Brooke Hospital for Animals
|Motto||Action for working horses and donkeys|
|Formation||1934, in Cairo|
|Purpose||Education, training, medical, animals|
|Afghanistan, Burkina Faso, Egypt, Ethiopia, Guatemala, India, Kenya, Mexico, Nepal, Nicaragua, Pakistan, Senegal|
Brooke is a United Kingdom-based international equine charity, which focuses on the welfare and care of donkeys, horses and mules. With more than 900 people working helping to deliver services, Brooke is the largest equine charity in the world.
Formerly known as Brooke Hospital for Animals, the charity rebranded in May 2016 to Brooke – Action for working horses and donkeys.
The Duchess of Cornwall became the charity's President in 2006. Other supporters include dressage champion Charlotte Dujardin OBE who became Global Ambassador in 2015, deceased horse racing commentator Sir Peter O'Sullevan who was Patron at the time of his death, and present Patrons Alastair Stewart and Princess Alia of Jordan.
In 1930, while on a trip to Cairo, Egypt, Mrs Dorothy Brooke encountered thousands of ex-cavalry horses being used as beasts of burden. She was shocked to see that these horses which had served the British army so faithfully during World War I were now living a life of gruelling hardship on the streets of Cairo.
On her return to England she wrote a letter to The Morning Post newspaper (now known as the Daily Telegraph), exposing their plight and appealing for funds to help her save them. The public response was overwhelming, and they donated the equivalent today of £20,000 to help. In 1933, Mrs. Brooke set up a committee to help fund the purchase of 5,000 animals, most of which due to their health were humanely destroyed.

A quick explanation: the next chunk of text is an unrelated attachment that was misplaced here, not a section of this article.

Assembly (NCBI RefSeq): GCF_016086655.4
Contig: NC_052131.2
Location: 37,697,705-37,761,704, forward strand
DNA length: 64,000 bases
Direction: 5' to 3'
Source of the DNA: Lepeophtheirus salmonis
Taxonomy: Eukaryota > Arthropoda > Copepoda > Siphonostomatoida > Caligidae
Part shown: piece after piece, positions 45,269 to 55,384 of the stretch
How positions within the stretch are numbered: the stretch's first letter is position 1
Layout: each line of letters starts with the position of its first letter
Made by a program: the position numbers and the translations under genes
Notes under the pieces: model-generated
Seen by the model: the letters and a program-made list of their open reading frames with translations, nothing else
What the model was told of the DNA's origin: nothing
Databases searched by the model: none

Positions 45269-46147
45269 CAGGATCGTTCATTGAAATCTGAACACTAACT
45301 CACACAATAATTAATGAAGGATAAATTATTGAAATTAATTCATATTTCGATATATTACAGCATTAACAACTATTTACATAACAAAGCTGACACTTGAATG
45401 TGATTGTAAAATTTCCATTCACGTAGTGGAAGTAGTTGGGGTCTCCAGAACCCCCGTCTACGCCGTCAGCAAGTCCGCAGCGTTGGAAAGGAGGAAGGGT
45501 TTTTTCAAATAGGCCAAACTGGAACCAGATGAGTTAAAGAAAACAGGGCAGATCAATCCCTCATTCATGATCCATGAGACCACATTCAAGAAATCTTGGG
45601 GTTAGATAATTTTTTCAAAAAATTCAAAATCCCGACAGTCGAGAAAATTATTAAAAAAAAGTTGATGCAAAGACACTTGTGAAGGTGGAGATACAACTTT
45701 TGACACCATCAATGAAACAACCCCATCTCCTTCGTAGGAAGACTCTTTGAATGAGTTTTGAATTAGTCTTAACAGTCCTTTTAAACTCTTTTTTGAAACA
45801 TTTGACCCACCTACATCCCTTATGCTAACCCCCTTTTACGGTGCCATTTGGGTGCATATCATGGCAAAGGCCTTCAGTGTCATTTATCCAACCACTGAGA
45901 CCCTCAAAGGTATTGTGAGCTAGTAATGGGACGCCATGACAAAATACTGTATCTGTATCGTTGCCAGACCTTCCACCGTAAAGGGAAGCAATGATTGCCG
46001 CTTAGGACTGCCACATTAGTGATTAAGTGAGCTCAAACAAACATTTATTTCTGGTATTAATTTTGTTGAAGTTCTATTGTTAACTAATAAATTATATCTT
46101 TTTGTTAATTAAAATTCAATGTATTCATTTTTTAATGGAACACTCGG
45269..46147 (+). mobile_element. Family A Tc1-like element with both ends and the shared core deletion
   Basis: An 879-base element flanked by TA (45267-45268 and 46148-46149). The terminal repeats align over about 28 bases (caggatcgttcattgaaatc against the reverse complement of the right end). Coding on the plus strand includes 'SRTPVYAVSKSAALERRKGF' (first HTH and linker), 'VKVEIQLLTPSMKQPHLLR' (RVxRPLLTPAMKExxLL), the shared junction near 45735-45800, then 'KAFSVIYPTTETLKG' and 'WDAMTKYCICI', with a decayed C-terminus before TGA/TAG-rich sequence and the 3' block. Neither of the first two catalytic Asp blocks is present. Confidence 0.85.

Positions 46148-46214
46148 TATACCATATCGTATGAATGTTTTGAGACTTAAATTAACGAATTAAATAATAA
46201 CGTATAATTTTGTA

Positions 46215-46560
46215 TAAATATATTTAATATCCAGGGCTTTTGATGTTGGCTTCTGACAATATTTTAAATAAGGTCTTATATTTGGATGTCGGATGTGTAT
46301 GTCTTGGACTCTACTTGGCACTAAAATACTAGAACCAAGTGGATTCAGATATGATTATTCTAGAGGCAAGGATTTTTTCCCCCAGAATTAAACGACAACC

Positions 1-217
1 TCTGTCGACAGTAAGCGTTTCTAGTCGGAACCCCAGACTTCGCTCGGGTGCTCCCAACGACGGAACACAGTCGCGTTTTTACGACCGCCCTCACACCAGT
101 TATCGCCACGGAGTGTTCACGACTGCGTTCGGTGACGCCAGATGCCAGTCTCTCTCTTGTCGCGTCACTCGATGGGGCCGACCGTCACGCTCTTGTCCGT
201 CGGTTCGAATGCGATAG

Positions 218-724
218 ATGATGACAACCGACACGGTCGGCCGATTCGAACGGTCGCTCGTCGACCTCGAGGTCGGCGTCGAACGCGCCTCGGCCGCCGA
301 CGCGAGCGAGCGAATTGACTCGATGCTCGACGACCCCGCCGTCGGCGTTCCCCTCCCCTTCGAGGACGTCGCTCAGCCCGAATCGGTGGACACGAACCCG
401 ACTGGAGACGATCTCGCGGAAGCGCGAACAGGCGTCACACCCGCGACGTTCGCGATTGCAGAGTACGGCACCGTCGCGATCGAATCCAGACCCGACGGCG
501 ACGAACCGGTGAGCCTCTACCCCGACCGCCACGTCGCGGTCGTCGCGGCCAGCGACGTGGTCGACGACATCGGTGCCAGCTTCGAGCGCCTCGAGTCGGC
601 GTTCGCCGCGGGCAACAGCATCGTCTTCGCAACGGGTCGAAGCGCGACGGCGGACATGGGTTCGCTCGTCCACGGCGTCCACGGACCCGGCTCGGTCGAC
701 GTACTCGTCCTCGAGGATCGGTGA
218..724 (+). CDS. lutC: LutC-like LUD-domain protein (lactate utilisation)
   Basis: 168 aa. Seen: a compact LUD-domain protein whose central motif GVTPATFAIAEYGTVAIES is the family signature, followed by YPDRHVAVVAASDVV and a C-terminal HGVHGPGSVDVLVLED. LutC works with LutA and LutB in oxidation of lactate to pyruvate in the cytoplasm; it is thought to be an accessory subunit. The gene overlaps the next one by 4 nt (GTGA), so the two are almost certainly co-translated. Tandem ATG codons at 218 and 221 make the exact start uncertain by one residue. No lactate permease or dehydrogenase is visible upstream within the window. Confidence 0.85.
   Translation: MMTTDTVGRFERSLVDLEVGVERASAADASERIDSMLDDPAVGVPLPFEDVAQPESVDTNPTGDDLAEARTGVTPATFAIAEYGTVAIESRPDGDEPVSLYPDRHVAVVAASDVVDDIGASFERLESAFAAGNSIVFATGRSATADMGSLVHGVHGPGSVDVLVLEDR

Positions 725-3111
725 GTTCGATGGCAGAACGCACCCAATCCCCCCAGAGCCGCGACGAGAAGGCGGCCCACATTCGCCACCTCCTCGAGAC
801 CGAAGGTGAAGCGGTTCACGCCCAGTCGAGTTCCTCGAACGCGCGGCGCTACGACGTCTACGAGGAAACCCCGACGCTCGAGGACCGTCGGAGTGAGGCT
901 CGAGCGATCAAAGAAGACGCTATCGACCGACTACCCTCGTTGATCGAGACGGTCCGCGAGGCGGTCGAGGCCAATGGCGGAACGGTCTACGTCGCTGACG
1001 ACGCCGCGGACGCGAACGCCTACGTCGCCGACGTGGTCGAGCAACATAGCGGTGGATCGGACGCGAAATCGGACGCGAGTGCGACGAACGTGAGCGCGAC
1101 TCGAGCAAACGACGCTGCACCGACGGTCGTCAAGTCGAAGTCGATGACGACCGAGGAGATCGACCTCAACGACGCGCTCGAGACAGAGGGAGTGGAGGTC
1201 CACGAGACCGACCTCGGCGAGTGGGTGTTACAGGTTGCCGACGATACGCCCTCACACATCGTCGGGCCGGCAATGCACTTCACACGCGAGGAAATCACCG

In 1934, she established the Old War Horse Memorial Hospital to provide a free veterinary clinic for all the working horses and donkeys of Cairo. The original hospital which Mrs. Brooke established in Bayram ElTonsi Street, now known locally as "The Street of the English Lady," is still open and operating.
Brooke works across Africa, Asia, the Middle East and Central America: Afghanistan, Burkina Faso, Egypt, Ethiopia, Guatemala, India, Kenya, Mexico, Nepal, Nicaragua, Pakistan and Senegal. They also have fundraising offices in the United States and the Netherlands alongside the charity headquarters in the United Kingdom. In 2016/2017, the charity reached over 2 million horses, donkeys and mules. For 600 million people in some of the poorest places in the world, 100 million of these animals are the backbone of communities and their best means of making a living. Without healthy working horses, donkeys and mules, families wouldn't be able to put food on their tables, send their children to school or build better futures for themselves.
Brooke's work focuses on developing the skills and compassion of the people who use horses, donkeys and mules in their daily lives. Brooke works with owners, communities and local governments to bring about lasting improvements to the lives of these animals. They train and support local vets, farriers, harness makers and animal traders to improve standards of care.
Brooke's policy research allows them to make substantiated claims about the essential role of working equines in sustaining the livelihoods of their owners and the importance of their welfare for the benefit of people.
Brooke's previous research reports include 'Invisible Workers', looking at the economic contribution of working donkeys, horses and mules to livelihood, and 'Voices From Women', examining women's views on the contributions of working equines to their lives.
- Mainpage, Brooke, retrieved 18 February 2011
- The Brooke Hospital for Animals, Charity Commission, retrieved 18 February 2011
- "Equine aid agency's war effort". BBC News. 2001-12-28.
- TRH visit the Brooke Hospital for Animals in Cairo, 22 March 2006, The Prince of Wales, retrieved 18 February 2011.
- "The Brooke Hospital, Luxor". The Brooke Hospital for Animals. Retrieved 2009-12-26.
- Brooke Hospital for Animals, It's Wishcraft, retrieved 18 February 2011
- "Brooke Annual Report 2016-2017" (PDF).